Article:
Adequate training and education are essential for helping professionals. Organizations should offer regular trainings that support staff in developing a comprehensive understanding of trauma-informed care and healing-centered engagement, as well as acquiring effective communication techniques and coping strategies for dealing with vicarious trauma. Incorporate practices that include a focus on post-traumatic growth and resilience. Providers can learn to cultivate hope by identifying and celebrating the small but meaningful victories that clients have experienced in the midst of their trauma.
Regular supervision and support from experienced professionals can help providers process difficult emotions and reflect on their work. Coach supervisors to provide a safe space for debriefing and offering guidance on managing challenging situations. Also implement the practice of compassionate accountability – the concept of calling someone in versus calling them out. Engage your team with grace. For all of us, some days are more difficult than others. Leading with grace and compassion will go a long way in creating that sense of safety and support that will extend far beyond those difficult moments.
Building a supportive and collaborative work environment is crucial for emotional sustainability. Encourage teamwork, open and honest communication, and mutual support among team members to help mitigate the impact of vicarious trauma and foster a greater sense of belonging among staff.
Developing resilience, or the ability to bounce back from difficulties, is essential for both providers and victims to maintain emotional stability and adaptability in the face of ongoing challenges. Model and support techniques, such as mindfulness practices, stress management, and self-compassion.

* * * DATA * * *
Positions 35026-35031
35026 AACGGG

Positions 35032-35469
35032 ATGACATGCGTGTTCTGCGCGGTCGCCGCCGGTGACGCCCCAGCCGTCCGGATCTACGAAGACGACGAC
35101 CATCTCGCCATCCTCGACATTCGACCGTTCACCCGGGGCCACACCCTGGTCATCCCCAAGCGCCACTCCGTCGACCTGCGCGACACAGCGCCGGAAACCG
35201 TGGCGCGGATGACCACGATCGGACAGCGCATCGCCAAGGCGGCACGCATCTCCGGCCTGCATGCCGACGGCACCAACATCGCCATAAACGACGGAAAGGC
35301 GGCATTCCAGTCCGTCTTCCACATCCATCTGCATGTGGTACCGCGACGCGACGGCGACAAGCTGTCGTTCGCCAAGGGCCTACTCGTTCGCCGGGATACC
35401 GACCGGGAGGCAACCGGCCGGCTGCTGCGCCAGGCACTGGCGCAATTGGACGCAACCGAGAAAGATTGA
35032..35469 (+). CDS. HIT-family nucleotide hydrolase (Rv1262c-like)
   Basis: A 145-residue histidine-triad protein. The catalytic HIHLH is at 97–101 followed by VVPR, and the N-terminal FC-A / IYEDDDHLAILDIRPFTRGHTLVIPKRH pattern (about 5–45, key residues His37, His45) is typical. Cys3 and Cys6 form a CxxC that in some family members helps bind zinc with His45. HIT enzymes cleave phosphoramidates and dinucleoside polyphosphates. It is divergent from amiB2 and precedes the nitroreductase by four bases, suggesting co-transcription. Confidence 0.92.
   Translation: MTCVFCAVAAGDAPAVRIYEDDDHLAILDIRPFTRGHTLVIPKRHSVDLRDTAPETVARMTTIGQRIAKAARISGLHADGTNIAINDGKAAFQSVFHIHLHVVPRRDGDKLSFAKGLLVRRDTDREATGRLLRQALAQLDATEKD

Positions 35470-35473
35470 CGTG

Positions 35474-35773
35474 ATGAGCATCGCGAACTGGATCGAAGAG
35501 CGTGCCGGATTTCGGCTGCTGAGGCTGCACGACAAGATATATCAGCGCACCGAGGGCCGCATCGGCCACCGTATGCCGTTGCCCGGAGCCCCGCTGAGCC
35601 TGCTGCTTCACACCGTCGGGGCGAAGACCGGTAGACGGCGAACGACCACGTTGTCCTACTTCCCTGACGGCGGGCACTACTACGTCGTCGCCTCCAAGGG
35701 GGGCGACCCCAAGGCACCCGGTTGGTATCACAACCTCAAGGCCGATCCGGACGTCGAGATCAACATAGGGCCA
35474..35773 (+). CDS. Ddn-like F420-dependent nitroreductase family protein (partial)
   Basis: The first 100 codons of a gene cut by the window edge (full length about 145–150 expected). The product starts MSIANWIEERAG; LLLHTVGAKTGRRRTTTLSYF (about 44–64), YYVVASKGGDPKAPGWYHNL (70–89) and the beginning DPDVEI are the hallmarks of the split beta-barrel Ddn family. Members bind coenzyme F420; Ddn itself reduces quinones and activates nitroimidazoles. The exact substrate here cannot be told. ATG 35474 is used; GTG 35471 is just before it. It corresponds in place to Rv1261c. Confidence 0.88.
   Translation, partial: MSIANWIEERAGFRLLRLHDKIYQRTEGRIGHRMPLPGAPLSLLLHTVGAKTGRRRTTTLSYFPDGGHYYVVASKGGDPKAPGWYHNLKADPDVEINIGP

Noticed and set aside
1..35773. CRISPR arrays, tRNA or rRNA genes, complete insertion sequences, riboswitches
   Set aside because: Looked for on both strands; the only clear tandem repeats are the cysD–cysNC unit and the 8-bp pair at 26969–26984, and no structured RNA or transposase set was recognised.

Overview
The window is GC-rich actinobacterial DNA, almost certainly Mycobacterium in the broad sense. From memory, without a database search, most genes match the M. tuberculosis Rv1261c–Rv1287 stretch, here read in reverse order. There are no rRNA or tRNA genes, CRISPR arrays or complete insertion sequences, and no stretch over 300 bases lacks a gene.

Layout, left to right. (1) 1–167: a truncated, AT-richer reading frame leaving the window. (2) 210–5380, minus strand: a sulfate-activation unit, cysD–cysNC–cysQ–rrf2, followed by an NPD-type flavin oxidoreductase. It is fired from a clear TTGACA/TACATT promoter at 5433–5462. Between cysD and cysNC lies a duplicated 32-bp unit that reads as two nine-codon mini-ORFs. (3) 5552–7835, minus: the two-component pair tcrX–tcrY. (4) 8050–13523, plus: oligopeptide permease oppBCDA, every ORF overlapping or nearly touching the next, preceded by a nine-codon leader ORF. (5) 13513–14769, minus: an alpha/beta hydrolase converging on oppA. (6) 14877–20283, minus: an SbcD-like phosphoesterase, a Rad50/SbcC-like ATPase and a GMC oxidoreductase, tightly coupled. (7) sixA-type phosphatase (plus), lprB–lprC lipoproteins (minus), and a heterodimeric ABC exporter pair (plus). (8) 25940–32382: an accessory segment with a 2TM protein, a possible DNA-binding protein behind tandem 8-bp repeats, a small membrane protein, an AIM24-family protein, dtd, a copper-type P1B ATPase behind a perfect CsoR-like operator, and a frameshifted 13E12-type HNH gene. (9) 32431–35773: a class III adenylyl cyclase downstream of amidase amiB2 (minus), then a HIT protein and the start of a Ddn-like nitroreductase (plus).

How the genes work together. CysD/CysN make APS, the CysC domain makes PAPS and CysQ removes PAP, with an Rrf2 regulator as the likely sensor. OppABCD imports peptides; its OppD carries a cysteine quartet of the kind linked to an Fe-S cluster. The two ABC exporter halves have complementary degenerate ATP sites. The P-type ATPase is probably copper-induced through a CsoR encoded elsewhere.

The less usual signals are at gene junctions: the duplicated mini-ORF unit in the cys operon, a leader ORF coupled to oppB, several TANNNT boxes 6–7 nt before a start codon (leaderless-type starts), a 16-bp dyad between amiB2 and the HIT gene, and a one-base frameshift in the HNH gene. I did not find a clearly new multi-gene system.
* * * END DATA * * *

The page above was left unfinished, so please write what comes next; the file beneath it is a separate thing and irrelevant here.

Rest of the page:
Establishing clear boundaries is critical for emotional sustainability. Help providers be aware of their own limitations, recognize signs of burnout or compassion fatigue, and practice self-awareness to prevent overextending themselves emotionally.
Providers coming into the profession with their own history of unaddressed trauma should focus on their recovery prior to seeing clients. It is impossible to assist clients in navigating their journey to heal and recover if someone is too immersed within the trauma of their experiences. Prioritizing healing and well-being will help you and your staff become the best version of yourselves while consistently dealing with the pain of others and maintaining professional objectivity and perspective.
By cultivating a culture of compassion and understanding through intentional strategies, organizational leaders can enhance helping professionals’ ability to support the emotional well-being of themselves and the individuals they serve. Ultimately, mental and emotional sustainability ensures that services to individuals who have experienced trauma remain effective, compassionate, and supportive in the long term.
Teenagers in jumpsuits lying on yoga mats, their eyes closed, their bodies still. This is the image Megan Hoxhalli describes as remarkable for juvenile detention, a place where youth arrive shaken, dysregulated, and scared about their future.